GPS satellites

There are a number of GPS satellites that orbit the Earth in predetermined trajectories. Each of these satellites is equipped with a highly precise atomic clock and a radio transmitter that transmits signals containing information about the satellite’s position and transmission time.

GPS receiver

A receiving GPS device, such as a smartphone or navigation device, receives signals from several different GPS satellites. The device also has an internal clock which can synchronize with the time it is receiving from a GPS signal.

Time and Distance

Signals from GPS satellites contain information about the time when the signal was sent by the satellite and the position of the satellite at that time. Due to the known speed of light (approximately 299,792,458 meters per second), GPS devices can calculate the time it takes for the signal to reach the receiving device.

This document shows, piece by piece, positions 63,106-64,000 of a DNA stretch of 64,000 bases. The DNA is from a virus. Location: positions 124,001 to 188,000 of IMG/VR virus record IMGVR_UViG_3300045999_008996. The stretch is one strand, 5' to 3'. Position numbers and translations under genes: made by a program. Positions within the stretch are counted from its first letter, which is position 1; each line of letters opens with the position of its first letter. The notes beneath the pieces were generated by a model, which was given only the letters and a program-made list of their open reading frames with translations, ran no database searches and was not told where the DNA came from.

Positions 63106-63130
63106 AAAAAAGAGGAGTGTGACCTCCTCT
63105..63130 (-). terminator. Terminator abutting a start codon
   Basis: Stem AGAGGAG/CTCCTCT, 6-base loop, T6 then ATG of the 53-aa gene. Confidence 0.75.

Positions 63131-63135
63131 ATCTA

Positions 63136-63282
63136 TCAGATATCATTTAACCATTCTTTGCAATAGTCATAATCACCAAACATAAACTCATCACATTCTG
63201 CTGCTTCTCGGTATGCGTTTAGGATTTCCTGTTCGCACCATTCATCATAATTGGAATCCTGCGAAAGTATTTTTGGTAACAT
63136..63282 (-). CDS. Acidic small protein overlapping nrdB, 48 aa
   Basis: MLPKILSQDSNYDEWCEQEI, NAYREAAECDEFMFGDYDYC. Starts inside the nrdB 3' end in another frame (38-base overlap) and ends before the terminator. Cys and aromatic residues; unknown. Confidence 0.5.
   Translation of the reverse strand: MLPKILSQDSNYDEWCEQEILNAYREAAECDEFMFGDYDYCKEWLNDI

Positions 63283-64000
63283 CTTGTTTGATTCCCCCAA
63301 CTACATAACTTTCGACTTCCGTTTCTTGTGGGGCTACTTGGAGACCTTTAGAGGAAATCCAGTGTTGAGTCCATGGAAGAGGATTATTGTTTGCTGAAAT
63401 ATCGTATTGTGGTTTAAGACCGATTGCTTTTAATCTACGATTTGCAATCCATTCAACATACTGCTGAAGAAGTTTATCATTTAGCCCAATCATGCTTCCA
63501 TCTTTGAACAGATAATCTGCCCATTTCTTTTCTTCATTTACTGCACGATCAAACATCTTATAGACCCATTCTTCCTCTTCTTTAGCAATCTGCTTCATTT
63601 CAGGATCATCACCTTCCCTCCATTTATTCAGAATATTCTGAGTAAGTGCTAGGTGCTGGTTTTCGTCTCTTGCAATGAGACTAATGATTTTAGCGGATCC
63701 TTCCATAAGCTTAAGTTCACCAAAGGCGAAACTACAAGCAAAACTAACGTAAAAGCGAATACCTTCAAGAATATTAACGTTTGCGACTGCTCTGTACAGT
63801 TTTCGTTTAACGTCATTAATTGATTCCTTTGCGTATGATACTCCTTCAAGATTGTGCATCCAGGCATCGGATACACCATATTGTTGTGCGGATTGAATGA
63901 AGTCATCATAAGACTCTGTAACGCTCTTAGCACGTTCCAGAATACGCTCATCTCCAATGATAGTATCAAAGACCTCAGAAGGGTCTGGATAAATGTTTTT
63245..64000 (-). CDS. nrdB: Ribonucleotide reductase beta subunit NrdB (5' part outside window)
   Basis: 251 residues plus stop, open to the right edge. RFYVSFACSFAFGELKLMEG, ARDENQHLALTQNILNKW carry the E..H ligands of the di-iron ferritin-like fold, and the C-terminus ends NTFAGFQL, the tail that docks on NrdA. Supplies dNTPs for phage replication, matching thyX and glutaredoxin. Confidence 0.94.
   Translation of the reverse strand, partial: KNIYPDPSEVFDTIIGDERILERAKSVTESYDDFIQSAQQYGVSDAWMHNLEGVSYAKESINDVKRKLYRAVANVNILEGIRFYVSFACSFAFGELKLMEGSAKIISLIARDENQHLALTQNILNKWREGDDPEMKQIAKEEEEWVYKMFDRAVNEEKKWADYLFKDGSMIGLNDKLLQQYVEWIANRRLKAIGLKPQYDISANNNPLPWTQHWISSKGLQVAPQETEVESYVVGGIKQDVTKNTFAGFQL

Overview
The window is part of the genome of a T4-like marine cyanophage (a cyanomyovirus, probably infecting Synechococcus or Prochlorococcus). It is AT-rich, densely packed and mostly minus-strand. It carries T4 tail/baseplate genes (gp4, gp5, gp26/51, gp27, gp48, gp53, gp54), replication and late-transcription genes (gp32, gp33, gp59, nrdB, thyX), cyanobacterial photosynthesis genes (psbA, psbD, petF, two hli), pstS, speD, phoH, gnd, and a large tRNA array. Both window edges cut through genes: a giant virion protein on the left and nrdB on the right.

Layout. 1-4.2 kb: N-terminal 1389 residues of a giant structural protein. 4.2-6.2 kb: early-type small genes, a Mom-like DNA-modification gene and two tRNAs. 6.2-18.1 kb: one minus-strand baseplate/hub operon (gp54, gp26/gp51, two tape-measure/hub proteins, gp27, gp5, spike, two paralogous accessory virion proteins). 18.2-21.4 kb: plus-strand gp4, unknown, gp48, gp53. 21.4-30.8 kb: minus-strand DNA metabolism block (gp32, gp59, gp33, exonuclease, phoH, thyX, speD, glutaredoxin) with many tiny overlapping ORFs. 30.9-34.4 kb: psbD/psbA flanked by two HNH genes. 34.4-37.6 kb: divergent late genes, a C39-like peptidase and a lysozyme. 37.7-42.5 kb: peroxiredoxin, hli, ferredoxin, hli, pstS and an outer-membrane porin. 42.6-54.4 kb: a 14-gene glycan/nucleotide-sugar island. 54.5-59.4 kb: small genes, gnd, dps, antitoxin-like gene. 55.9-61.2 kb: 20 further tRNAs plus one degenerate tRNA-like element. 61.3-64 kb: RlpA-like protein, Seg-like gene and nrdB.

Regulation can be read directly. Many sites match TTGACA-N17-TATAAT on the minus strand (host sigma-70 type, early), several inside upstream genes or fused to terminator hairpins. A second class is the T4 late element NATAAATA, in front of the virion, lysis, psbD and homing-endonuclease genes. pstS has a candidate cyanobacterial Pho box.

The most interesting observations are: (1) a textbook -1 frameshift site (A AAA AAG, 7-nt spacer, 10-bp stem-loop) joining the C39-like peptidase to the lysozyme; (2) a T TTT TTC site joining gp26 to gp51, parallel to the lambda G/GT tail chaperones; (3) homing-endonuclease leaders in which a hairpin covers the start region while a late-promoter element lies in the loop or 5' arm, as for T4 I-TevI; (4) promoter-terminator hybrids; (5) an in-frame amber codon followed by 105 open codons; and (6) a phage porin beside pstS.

By receiving signals from three or more different GPS satellites, the GPS device can calculate its distance from each satellite based on the time difference between the signal sending time and the signal receiving time. This is known as “trilateration” because three points are needed to determine the 2D position, whereas four points are used to determine the 3D position (including elevation).

Position Calculation

By having relative distance information from three or more satellites, a GPS device can use the math of trigonometry to calculate its position with great accuracy. This process involves the intersection of a circle or sphere with a radius corresponding to the measured distance from each satellite.

Data Processing

GPS devices internally process time and distance information from visible satellites to calculate the user’s geographic position, including latitude, longitude, and elevation.

Display and Navigation

Once the position is calculated, the GPS device can display the user’s location on a digital map and provide directions to reach the desired destination.